United States District Court, D. Colorado
CYNTHIA M. PARAZAK, Plaintiff,
ANDREW M. SAUL,  Commissioner of Social Security, Defendant.
OPINION AND ORDER
REID NEUREITER, UNITED STATES MAGISTRATE JUDGE
government determined that Plaintiff Cynthia M. Parazak was
not disabled for purposes of the Social Security Act.
12-28. Ms. Parazak has asked this Court to review that
decision. The Court has jurisdiction under 42 U.S.C. §
405(g), and both parties have agreed to have this case
decided by a U.S. Magistrate Judge under 28 U.S.C. §
636(c). Dkt. #11.
Ms. Parazak filed her initial application for Social Security
Disability benefit on March 29, 2015, she alleged that she
suffered from the following impairments: fibromyalgia,
cervical radiculitis, cervical spondylosis, lumbar
radiculitis, lumbosacral spondylosis, left knee pain, morbid
obesity, sleep apnea, degenerative disc disease, and lateral
recess stenosis. AR 82-83. At the time of her application,
Ms. Parazak had not been diagnosed with Trigeminal Neuralgia
Parazak has a lengthy history of receiving medical treatment
for pain. She began treating at Colorado Pain in October
2014, and continued to receive treatment off and on through
September 2015. AR 339-401. In December 2015, Ms. Parazak
began treatment at Colorado Comprehensive Spine
(“CCS”) for lower back pain. AR 719-29. Later, on
September 13, 2017, CCS records indicate that that Ms.
Parazak had a history of “diffuse neck pain. Trigeminal
neuralgia.” AR 717, 719.
March 29, 2016, Ms. Parazak went to the emergency room
complaining of left ear and jaw pain, left sinus tenderness,
and headache and pain that had been radiating down her neck
for four days. AR 69. On April 7, 2016, Ms. Parazak reported
this new, different jaw pain in a visit to Family Care
SouthWest. AR 683-87. At that time, physician assistant Lisa
Keller, P.A.-C., suggested that these new symptoms could be
TGN after Ms. Parazak reported that she stopped taking one of
her medications, Topamax, because she thought it was causing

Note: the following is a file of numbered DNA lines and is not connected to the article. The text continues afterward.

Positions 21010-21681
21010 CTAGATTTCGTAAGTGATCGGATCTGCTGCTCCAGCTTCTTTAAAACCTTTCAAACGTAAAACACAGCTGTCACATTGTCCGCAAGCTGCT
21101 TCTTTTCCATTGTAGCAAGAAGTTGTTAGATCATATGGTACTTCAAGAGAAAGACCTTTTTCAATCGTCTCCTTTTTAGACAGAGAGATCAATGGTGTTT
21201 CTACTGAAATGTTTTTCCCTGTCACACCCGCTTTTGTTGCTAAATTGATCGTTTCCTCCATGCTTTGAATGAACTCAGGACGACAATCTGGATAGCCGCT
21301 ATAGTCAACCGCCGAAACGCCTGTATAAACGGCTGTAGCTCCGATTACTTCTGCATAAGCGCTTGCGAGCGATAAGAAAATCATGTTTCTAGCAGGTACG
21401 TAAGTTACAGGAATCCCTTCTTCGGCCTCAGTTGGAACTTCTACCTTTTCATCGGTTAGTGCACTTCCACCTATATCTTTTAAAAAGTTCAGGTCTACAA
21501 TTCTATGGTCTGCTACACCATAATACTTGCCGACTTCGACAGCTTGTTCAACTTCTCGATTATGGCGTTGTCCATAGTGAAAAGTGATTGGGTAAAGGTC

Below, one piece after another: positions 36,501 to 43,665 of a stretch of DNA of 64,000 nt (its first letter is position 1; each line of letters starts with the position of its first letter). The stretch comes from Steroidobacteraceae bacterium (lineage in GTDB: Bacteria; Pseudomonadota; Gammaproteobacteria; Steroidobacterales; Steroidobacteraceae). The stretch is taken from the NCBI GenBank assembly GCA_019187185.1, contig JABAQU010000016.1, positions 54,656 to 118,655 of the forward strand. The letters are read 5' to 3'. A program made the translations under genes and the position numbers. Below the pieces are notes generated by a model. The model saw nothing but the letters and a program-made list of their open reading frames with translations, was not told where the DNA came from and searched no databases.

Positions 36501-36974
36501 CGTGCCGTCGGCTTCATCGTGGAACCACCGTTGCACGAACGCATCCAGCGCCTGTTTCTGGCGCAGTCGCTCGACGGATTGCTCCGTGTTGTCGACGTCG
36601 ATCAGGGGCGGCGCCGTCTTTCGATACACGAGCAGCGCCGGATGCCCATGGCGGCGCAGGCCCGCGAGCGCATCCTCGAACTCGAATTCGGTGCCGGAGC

the new pain. Id. The left jaw pain was accompanied
by pain in her ear, mid cheek, lower cheek and into her upper
neck and had lasted more a week and a half. AR 683. Ms.
Keller noted that Ms. Parazak “has never had this kind
of jaw pain-just wanted to die.” Id. On April
14, 2016, Ms. Parazak again saw Ms. Keller and reported that
talking bothered her jaw, but it was “overall much
better, ” and Ms. Keller again suggested that the pain
was TGN. AR 679. Ms. Keller prescribed a steroid to help with
the TGN pain. AR 687. Later, on January 19, 2017, Mr. Parazak
was prescribed medication specifically for TGN. AR 645. In
the interim, Ms. Parazak had been prescribed several
medications for pain other than her jaw pain. AR 648, 650,
654, 657, 667 & 677.
to the medical records from Family Care SouthWest, Ms.
Parazak continued to be treated for TGN through June 2017,
when Ms. Keller discussed the effectiveness of the medication
prescribed for Ms. Parazak's TGN. Ms. Parazak was
prescribed a different medication to treat her TGN because
the medication she was taking (carbamazepine) was not
effective at a lower dose and caused her to be
“nonfunctional” on a higher dose. AR 608-12.
these records, the ALJ stated there was no medical evidence
to substantiate Ms. Parazak's complaints and determined
that her TGN was non-severe. AR 20. Ms. Parazak argues that